Here’s where Social media comes into its own – I can set up an interconnected network of pages, sub-communities and widgets whereby anyone who is interested can find my music, try it, engage with it on whatever level they want to and then share it with others if they think it’s of value. I’m not throwing it at them, I’m asking them if they’re interested, and offering information about the how, what, where, and why in as many mediums as I can. I can do videos explaining my methodology, I can blog about the processes involved in the music making, I can provide widgets so people can share my music with people who visit their sites or blogs or facebook pages or whatever if they are interested, and each time it’s driven by real interaction.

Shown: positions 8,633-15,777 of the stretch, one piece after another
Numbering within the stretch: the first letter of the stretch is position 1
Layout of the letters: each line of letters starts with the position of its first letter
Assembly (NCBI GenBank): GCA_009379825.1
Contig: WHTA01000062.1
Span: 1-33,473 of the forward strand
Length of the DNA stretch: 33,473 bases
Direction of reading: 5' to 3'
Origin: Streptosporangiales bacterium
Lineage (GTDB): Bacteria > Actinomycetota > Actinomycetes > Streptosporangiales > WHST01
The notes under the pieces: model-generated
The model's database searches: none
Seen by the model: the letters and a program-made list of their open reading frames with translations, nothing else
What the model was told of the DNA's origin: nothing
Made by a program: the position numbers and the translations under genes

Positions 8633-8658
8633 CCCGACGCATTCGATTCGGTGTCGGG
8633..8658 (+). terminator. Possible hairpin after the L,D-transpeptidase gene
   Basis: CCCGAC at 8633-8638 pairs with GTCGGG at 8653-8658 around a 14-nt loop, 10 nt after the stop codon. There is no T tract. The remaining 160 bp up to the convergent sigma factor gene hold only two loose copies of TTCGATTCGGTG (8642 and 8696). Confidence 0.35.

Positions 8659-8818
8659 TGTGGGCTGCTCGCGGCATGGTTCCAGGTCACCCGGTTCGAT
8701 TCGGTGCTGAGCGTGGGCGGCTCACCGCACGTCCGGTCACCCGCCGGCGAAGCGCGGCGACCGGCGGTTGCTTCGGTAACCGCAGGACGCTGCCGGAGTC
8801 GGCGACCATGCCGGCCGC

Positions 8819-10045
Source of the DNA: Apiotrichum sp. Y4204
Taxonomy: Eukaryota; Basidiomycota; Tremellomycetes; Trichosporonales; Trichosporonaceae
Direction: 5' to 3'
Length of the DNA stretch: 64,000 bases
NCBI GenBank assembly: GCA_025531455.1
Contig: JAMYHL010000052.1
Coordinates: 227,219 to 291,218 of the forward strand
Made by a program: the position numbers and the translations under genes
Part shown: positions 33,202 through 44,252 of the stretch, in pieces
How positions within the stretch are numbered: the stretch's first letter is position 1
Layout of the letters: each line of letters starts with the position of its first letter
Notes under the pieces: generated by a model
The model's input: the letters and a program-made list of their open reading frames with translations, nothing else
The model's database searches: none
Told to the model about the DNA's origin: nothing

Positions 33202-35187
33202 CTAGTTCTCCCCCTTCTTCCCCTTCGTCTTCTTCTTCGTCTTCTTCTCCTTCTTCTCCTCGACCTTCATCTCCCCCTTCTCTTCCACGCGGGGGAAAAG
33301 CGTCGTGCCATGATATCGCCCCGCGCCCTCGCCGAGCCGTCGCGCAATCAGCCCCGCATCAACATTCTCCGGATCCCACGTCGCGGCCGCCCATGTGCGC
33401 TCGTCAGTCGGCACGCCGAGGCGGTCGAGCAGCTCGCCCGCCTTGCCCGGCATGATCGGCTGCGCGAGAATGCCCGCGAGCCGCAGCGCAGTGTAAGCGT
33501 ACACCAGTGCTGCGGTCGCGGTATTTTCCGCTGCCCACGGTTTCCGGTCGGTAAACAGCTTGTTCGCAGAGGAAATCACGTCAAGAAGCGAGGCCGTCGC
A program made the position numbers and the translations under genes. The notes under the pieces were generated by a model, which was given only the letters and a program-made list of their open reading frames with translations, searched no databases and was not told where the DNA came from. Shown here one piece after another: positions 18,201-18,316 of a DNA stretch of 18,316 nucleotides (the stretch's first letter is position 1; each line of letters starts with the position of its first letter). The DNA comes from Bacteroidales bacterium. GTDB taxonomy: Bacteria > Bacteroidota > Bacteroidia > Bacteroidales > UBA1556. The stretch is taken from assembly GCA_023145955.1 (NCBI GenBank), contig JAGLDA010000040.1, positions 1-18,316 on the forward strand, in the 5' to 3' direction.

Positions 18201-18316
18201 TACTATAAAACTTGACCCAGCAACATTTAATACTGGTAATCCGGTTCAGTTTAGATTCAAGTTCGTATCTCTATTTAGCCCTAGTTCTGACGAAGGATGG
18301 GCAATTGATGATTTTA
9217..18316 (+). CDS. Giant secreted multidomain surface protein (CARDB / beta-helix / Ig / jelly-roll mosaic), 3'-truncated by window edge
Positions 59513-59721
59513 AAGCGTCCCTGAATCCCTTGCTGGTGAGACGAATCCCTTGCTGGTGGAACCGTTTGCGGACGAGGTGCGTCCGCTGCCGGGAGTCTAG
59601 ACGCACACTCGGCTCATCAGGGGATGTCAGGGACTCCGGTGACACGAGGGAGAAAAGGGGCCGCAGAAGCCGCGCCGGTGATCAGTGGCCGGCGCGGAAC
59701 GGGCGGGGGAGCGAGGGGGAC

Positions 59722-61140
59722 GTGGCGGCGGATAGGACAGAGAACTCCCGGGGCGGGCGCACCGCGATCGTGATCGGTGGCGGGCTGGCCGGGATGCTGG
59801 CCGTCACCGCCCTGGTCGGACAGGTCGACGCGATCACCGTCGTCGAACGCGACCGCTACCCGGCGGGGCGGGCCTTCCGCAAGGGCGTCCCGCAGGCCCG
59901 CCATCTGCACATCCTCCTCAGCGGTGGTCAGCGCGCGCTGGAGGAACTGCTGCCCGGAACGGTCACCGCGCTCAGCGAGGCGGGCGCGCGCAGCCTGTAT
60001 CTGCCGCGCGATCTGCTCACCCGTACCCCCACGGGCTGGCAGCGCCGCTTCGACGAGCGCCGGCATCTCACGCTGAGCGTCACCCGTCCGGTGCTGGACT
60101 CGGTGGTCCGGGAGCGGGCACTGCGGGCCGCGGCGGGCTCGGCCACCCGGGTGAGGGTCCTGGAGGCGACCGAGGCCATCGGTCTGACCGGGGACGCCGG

There’s the scattershot stuff as well – Seth Godin posted this great piece about unfocussed web-traffic – sure it makes us feel great to have 10,000 visits a day, but in all honesty I’m much better off with the coupla hundred people who actually read my blog each time I post over and above the thousands who have found my blog over the years looking for stuff about David Beckham or Bernie Clifton. They, as Seth points out, are gone in a couple of seconds.

That’s not to say that search engine traffic is bad, or stumble upon, or even adwords or whatever. The problem comes when the purpose of your site/blog/enterprise is traffic. Where what you’re making becomes about getting people to look at it, download it, buy it.